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How will England play?

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It will be fascinating to see what changes in game-structure John Mitchell will insist on his first venture into women’s international rugby.

We know he wants to speed things up. Since the Red Roses play faster than any other team on earth, we may wonder where the accelerator will be pushed.

Death to all Caterpillars?

First, my pet hate, the caterpillar ruck. the men’s 6 Nations has offered ample evidence of how unproductive it can be. Mo Hunt used it repeatedly in the WXV1 final, to no obvious profit. a ban on No 9s placing elegant studs on the ball inside the ruck would be a start. Simon Middleton had severe doubts about the effectiveness on the box-kick. I share them.

Divided Responsibility

A key issue will be the freedom he offers his assistant coaches (Louis Deacon and Lou Meadows) in deciding match strategies. Deacon has helped sort out weaknesses in the set-scrum (we’ve probably forgotten how vulnerable we were there), and the catch and drive is a telling weapon.

Mitchell’s Kiwi pals (Smith, Henry, etc) have expressed a severe distaste of the kick in the current game. But it represents an overwhelming strength in the Red Roses/game. Lou Meadows has required all her backs to work on their kicking game. It brings so much more doubt into the opposition’s mind. How will the next raid develop, by hand or by foot, or both?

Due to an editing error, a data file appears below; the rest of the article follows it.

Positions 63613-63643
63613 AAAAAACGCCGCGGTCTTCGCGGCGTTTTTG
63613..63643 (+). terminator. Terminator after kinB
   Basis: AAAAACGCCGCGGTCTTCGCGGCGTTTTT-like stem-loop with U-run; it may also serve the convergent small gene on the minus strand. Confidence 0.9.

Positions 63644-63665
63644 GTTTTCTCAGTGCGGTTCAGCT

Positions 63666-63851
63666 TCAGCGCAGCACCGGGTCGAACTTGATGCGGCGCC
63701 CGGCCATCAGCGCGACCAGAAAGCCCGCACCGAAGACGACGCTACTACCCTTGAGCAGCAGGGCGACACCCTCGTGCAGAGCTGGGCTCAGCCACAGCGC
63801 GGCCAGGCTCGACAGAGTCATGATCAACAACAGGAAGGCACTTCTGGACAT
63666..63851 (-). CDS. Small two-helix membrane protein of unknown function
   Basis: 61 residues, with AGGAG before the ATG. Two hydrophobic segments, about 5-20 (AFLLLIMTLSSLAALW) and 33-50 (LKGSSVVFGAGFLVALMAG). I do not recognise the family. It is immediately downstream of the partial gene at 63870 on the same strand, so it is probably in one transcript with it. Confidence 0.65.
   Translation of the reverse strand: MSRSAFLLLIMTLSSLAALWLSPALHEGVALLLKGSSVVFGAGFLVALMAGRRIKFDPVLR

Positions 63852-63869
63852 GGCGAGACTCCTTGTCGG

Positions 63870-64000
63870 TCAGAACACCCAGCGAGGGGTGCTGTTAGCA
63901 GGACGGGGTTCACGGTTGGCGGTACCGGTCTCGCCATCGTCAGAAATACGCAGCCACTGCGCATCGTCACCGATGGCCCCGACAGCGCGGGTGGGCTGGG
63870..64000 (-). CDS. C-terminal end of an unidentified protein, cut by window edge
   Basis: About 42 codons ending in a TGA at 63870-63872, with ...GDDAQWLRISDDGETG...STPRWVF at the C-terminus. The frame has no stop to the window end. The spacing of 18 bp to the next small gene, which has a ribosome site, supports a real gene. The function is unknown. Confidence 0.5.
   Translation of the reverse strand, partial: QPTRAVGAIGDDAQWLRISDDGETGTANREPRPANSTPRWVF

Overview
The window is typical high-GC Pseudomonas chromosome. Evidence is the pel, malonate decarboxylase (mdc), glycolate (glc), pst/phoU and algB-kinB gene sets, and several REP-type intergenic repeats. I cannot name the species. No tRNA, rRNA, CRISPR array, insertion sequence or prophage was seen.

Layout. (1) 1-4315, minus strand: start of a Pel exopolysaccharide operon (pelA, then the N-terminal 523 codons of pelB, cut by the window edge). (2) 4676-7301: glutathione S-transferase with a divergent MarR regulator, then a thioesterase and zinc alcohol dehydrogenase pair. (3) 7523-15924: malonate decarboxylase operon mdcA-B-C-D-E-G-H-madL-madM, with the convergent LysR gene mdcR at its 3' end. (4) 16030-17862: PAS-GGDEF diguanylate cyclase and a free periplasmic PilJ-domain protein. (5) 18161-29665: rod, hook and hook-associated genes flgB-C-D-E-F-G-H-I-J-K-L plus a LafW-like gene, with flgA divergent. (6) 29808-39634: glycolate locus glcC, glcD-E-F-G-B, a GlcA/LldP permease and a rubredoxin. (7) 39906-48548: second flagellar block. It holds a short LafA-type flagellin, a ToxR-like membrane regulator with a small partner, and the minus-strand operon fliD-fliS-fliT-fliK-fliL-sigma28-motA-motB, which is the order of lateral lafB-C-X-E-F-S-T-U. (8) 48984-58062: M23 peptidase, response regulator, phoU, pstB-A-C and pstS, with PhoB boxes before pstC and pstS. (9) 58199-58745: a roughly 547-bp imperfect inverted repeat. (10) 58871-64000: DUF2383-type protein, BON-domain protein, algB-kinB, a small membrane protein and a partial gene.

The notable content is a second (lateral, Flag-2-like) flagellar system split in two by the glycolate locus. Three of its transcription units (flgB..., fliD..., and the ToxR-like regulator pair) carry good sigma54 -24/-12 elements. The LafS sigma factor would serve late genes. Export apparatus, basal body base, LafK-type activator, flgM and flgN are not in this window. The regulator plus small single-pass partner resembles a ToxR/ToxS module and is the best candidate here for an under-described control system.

There are many other aspects of England’s game-plan he might want to tinker with in no particular order:

Will he be happy to leave forwards hanging out on the wing to complete moves? This has been a successful ploy, leaving to a winger the task of dealing with a forward of the Beckett/Matthews type close to the line.

How much freedom will he offer the backs to alternate their position? This again has been a big match-winner; a winger like Abby Dow turning up in centre-field to offer the defence new and unwelcome problems.

Let’s hope that Emily Scarratt won’t be asked to run a reverse line as often as she had to in recent seasons. She has a wider repertoire than that.

Can we be sure we have seen the last of a forwards-dominated game? The Red Roses earned few friends in Bayonne two seasons ago with their style of play. It may well have been due to concerns about the opposition’s strength. But they surely can be put to rest. France’s performances in WXV earned them a loud blast of criticism from their followers.

We must simply be patient; time will tell. England fans can look forward to another successful campaign.